It is simply because many parents don’t know how to love their children. This is true because so many have a false concept of what it means to love.

Certainly, most parents love their children but it is not always the right kind of love. The problem is they don’t know how to convey or transmit their heartfelt love. Thus many children do not feel genuinely, unconditionally loved and accepted by their parents. This has been called the apathetic age. Why?

Because so many children and young people are saying, ‘no one cares’. This is the most frequent statement made by our young. While their parents may love them, their children do not feel loved.

We must keep in mind that teens have the same emotional needs as young children. They may be bigger, stronger, and even smarter than their parents but emotionally they are still children and they need to feel our love.

Unconditional Love

Most concepts of what a child needs centre around protection, food, clothes, education, guidance and affection. If we do this we feel we are showing love for a child. While all these are good and should be provided they do not constitute unconditional love.

What Is Unconditional Love?

It is loving a child with no strings attached. It is loving a child no matter what, what they may look like, what their assets may be, and even their liabilities and handicaps.

I may not always like their behaviour or their actions but I will still love them. I will love them when they please or even when they displease. They must see that I love them in spite of their faults.

This does not mean I will condone their bad behaviour. I may have to discipline them but even in discipline, they must see that I love them. It is not the child who is told they are loved but the child who experiences unconditional love that grows into a happy, well-adjusted adults.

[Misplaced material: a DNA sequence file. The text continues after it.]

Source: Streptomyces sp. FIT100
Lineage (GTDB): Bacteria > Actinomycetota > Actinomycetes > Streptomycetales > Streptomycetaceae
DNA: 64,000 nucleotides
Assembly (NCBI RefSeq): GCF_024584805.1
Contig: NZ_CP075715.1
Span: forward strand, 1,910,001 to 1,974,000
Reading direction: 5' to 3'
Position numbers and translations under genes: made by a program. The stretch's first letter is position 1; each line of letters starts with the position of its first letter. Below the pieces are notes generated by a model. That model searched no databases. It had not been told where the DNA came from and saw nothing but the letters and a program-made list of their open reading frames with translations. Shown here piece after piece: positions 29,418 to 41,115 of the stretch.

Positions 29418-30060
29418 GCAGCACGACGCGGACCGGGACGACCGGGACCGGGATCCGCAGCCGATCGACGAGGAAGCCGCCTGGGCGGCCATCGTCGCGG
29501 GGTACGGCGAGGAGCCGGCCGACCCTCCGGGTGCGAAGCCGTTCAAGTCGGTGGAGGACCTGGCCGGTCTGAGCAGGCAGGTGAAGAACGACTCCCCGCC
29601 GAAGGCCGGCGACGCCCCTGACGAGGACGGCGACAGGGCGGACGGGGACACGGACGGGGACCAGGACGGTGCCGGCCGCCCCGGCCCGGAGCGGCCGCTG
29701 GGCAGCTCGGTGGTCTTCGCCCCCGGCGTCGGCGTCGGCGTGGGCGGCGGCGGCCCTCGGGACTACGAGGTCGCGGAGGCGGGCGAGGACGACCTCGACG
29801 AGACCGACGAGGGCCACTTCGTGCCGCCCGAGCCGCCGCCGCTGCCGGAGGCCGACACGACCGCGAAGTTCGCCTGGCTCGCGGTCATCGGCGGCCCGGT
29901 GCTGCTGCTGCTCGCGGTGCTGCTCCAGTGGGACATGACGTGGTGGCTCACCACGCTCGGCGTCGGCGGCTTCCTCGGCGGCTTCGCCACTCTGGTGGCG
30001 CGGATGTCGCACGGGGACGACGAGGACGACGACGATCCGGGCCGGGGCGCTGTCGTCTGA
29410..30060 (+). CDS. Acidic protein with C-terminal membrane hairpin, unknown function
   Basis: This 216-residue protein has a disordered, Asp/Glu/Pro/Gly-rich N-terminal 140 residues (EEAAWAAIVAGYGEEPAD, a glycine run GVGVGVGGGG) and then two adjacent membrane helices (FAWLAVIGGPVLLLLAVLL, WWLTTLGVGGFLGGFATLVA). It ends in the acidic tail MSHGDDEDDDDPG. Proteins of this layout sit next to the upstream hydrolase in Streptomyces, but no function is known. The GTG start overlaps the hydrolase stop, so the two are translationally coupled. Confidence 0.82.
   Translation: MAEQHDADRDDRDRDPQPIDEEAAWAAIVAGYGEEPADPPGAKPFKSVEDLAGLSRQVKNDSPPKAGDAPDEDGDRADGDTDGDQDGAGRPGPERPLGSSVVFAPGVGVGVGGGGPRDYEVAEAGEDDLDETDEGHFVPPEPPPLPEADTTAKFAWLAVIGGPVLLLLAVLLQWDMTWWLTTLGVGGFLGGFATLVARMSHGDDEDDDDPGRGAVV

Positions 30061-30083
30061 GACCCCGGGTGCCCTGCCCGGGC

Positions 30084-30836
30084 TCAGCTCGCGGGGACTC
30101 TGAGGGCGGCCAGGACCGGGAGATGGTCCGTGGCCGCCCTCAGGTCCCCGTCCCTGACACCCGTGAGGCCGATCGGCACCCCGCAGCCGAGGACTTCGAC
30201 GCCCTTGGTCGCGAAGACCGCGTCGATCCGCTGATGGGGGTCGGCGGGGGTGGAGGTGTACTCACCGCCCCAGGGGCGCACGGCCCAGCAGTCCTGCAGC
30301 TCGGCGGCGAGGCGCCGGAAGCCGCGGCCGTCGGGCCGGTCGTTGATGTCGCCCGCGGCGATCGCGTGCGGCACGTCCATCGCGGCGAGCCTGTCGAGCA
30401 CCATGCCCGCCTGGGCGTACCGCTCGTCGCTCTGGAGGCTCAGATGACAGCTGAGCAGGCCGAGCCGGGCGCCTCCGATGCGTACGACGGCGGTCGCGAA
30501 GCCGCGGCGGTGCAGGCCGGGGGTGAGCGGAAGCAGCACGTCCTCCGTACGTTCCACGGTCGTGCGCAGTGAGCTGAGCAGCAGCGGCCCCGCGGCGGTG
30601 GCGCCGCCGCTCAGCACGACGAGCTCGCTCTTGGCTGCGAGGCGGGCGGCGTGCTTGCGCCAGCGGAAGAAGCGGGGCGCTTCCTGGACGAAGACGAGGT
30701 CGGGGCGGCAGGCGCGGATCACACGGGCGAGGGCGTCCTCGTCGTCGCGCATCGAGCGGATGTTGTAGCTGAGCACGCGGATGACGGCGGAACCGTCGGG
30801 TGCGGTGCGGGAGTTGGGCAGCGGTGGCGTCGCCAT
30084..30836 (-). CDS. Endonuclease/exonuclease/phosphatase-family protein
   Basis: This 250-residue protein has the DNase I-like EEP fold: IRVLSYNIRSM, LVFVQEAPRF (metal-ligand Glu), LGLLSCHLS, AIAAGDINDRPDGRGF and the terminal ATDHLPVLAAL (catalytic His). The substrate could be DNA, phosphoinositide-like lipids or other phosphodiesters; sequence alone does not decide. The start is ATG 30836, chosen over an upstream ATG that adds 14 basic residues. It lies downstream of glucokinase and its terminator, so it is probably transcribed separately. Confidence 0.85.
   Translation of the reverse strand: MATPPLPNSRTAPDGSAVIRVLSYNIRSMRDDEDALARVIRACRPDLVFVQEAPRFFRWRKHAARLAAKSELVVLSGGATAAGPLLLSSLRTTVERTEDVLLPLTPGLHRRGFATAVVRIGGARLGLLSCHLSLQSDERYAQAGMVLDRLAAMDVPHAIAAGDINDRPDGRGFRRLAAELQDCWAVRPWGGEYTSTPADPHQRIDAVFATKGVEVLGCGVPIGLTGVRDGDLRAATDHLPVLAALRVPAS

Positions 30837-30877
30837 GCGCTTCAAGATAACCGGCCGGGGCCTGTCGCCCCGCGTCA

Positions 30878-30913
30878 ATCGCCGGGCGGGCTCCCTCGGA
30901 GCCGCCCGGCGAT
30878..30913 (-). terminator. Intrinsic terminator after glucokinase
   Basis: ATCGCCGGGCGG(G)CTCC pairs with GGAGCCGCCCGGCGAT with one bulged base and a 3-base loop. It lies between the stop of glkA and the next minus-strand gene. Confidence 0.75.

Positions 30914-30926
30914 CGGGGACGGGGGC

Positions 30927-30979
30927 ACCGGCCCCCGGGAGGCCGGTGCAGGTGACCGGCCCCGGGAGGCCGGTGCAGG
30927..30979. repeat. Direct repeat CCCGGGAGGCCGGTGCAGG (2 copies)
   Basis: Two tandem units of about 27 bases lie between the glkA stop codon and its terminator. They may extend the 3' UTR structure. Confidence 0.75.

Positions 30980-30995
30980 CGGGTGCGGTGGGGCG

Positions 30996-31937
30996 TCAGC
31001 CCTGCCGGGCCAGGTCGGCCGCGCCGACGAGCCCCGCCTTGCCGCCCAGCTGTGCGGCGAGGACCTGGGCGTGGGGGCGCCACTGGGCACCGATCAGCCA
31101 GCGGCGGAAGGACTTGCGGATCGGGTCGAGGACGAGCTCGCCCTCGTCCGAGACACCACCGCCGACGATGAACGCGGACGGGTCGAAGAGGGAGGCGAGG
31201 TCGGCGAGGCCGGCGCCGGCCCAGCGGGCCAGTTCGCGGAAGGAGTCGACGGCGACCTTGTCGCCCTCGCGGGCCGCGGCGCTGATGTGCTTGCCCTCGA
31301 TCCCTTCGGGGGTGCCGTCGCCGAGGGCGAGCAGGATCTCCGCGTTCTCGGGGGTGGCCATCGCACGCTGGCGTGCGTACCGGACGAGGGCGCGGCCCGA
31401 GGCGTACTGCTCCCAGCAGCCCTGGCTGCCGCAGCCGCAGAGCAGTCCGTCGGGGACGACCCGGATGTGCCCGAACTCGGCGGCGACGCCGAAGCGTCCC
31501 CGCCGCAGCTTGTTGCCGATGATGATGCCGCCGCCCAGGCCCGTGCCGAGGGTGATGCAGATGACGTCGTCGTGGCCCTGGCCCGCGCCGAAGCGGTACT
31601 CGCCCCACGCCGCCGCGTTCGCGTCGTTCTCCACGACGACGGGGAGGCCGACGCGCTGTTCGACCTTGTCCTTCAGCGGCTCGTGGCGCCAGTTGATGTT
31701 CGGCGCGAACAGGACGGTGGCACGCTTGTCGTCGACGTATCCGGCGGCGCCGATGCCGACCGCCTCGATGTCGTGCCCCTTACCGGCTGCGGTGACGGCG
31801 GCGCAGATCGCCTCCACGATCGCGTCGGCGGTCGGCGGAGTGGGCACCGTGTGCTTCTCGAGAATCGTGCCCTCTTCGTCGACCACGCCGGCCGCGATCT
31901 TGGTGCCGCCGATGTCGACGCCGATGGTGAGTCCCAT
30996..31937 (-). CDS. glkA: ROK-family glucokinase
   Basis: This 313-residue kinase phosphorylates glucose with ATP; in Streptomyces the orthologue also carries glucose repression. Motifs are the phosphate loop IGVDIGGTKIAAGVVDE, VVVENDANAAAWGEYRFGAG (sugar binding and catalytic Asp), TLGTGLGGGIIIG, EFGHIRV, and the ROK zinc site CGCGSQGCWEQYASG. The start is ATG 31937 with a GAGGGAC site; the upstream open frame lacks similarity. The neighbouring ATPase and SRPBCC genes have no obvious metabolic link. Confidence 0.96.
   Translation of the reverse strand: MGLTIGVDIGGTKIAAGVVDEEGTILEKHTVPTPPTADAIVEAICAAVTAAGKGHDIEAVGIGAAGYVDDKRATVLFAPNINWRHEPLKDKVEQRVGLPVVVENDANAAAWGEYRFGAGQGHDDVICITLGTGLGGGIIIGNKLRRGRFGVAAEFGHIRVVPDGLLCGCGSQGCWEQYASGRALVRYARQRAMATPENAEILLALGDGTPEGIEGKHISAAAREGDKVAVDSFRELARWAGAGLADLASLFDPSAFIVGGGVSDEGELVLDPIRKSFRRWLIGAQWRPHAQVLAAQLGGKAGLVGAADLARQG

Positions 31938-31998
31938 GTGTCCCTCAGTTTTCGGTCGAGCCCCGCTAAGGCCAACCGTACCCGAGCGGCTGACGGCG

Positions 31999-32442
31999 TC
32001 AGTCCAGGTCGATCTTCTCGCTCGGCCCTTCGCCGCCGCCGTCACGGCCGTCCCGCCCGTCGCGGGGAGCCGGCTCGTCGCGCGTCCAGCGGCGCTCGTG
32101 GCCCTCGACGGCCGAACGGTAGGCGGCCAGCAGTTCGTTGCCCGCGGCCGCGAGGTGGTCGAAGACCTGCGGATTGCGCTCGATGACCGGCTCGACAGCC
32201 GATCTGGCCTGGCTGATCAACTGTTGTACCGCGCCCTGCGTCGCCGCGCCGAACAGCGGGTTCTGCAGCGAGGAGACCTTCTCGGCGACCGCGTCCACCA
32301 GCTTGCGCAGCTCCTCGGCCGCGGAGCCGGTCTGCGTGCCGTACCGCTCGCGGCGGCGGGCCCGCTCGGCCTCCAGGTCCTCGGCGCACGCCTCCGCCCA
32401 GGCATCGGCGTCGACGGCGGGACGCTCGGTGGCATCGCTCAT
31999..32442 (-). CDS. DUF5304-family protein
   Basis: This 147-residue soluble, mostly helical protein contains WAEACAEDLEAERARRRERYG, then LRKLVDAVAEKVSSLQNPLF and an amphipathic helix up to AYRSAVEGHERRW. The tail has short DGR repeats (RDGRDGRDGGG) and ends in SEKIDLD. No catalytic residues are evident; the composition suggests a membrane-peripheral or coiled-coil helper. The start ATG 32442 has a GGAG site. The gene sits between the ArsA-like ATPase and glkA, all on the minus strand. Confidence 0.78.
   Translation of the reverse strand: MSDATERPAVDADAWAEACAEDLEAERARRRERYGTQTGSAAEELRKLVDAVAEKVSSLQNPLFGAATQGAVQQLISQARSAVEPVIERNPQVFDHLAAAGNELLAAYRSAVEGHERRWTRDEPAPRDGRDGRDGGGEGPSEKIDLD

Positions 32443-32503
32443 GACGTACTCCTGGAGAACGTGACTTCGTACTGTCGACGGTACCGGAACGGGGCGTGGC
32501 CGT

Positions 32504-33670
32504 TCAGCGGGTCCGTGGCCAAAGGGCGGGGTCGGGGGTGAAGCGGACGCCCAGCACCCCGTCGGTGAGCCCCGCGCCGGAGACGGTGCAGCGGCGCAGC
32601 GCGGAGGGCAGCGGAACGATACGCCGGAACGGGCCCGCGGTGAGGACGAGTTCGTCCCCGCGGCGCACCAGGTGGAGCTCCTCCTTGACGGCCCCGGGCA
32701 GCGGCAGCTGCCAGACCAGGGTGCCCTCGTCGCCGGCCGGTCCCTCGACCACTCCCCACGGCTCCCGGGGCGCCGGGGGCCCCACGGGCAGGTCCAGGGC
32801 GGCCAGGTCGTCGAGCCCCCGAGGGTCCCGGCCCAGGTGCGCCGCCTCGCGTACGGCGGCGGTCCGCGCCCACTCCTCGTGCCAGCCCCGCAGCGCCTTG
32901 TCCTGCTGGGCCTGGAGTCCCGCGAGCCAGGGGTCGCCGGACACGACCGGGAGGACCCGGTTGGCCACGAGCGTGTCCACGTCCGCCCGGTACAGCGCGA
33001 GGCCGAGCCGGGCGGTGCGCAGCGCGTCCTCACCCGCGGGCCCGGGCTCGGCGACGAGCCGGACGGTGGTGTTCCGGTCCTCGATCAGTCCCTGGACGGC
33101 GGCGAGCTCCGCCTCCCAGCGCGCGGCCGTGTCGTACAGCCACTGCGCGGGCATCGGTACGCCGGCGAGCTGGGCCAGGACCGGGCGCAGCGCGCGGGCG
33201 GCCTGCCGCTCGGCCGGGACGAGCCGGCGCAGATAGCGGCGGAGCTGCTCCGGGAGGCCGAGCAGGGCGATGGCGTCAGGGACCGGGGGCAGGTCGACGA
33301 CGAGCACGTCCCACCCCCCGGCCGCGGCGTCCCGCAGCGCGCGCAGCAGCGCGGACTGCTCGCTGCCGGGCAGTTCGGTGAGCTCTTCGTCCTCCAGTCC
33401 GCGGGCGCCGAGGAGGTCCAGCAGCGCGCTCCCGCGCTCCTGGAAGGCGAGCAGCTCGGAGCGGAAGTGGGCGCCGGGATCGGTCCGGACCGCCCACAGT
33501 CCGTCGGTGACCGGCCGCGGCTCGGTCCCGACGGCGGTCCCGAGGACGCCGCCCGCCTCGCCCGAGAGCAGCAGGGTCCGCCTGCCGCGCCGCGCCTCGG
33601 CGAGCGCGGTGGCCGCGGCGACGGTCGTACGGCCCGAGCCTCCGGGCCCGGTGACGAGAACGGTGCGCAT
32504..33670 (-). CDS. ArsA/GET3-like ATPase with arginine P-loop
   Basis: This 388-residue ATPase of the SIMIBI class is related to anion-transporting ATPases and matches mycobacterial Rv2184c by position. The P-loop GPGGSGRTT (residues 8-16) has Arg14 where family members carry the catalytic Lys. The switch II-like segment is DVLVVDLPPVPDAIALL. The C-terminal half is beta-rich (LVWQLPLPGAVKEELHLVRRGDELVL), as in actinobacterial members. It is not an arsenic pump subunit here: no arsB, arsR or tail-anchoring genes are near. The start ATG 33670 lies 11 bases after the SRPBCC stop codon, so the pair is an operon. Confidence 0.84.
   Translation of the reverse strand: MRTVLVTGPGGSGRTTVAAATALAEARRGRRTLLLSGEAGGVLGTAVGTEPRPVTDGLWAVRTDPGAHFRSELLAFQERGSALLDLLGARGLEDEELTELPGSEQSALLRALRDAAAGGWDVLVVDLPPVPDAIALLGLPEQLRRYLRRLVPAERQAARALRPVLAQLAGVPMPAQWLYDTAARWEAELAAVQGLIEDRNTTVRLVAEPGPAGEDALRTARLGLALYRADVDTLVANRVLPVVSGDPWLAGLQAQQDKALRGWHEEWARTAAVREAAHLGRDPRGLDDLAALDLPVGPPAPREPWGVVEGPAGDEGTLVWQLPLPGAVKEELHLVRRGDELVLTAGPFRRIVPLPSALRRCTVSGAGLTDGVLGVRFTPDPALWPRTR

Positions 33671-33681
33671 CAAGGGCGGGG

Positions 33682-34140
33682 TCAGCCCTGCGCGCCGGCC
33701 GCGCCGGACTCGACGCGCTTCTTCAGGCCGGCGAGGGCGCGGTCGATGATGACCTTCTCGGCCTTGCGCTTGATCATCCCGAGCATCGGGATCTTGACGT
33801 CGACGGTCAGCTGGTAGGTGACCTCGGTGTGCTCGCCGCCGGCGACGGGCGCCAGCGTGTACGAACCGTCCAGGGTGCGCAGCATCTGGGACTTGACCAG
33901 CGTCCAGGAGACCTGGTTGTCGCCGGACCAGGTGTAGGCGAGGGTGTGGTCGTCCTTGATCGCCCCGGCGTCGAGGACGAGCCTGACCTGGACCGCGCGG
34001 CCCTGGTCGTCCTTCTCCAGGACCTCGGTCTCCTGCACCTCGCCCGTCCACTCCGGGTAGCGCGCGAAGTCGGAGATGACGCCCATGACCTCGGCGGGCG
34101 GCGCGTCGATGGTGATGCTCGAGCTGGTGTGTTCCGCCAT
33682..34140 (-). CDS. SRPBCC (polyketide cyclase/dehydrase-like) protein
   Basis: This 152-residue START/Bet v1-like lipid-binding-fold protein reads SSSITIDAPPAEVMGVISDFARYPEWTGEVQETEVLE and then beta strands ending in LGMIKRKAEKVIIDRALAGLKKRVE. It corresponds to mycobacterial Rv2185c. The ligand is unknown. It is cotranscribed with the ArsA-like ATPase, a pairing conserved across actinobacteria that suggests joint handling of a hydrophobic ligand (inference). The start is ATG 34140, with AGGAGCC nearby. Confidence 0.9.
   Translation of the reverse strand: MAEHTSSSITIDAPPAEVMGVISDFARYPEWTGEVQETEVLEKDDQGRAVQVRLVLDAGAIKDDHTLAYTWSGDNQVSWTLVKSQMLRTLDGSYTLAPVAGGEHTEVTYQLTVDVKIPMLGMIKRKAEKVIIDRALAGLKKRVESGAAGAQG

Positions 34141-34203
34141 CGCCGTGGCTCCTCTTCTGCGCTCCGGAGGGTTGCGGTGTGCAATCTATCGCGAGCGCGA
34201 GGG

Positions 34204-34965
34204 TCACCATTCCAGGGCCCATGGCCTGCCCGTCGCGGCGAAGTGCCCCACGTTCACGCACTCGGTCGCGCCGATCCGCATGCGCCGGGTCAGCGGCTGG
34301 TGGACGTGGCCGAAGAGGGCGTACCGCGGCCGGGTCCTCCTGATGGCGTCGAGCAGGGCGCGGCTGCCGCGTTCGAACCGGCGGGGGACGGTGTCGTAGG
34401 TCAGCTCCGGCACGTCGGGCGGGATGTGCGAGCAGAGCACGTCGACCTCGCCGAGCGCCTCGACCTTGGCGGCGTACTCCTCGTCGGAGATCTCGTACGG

Love Is Communicated Through Actions

A child from birth is extremely sensitive to the feelings of his or her parents, especially the mother. Their first impression of the world is through their feelings. It is extremely important how they see their world, their parents, their home, and themselves.

If they sense their world as rejecting, unloving, uncaring, or hostile, then anxiety, a child’s greatest enemy takes charge. From the very beginning, they have an ability to recognize our feelings for them by our behaviour and often our behaviour is saying the wrong thing. A child is constantly, continually asking their parents, ‘do you love me?’

This is not done with words but with their behaviour. Thus their behaviour may be such as to test our love. ‘Do you love me even though I do this?’ Our reactions to their behaviour often say we don’t like them. So we must learn to love them behaviourally, 1 John 3:18.

If we withhold our affections, warmth, or praise, they know it immediately. If we are constantly scolding, yelling, nagging, arguing, and prompting them to do better, then they get the message of conditional love. We are saying, ‘I love you when you are good but I don’t love you when you are bad.’ This is conditional love.

We all have high expectations of our children. It is so easy to leave the impression we will love them when they meet these expectations but we are disappointed if they don’t.

Go To Lesson 2


"But the fruit of the Spirit is love, joy, peace, patience, kindness, goodness, faithfulness."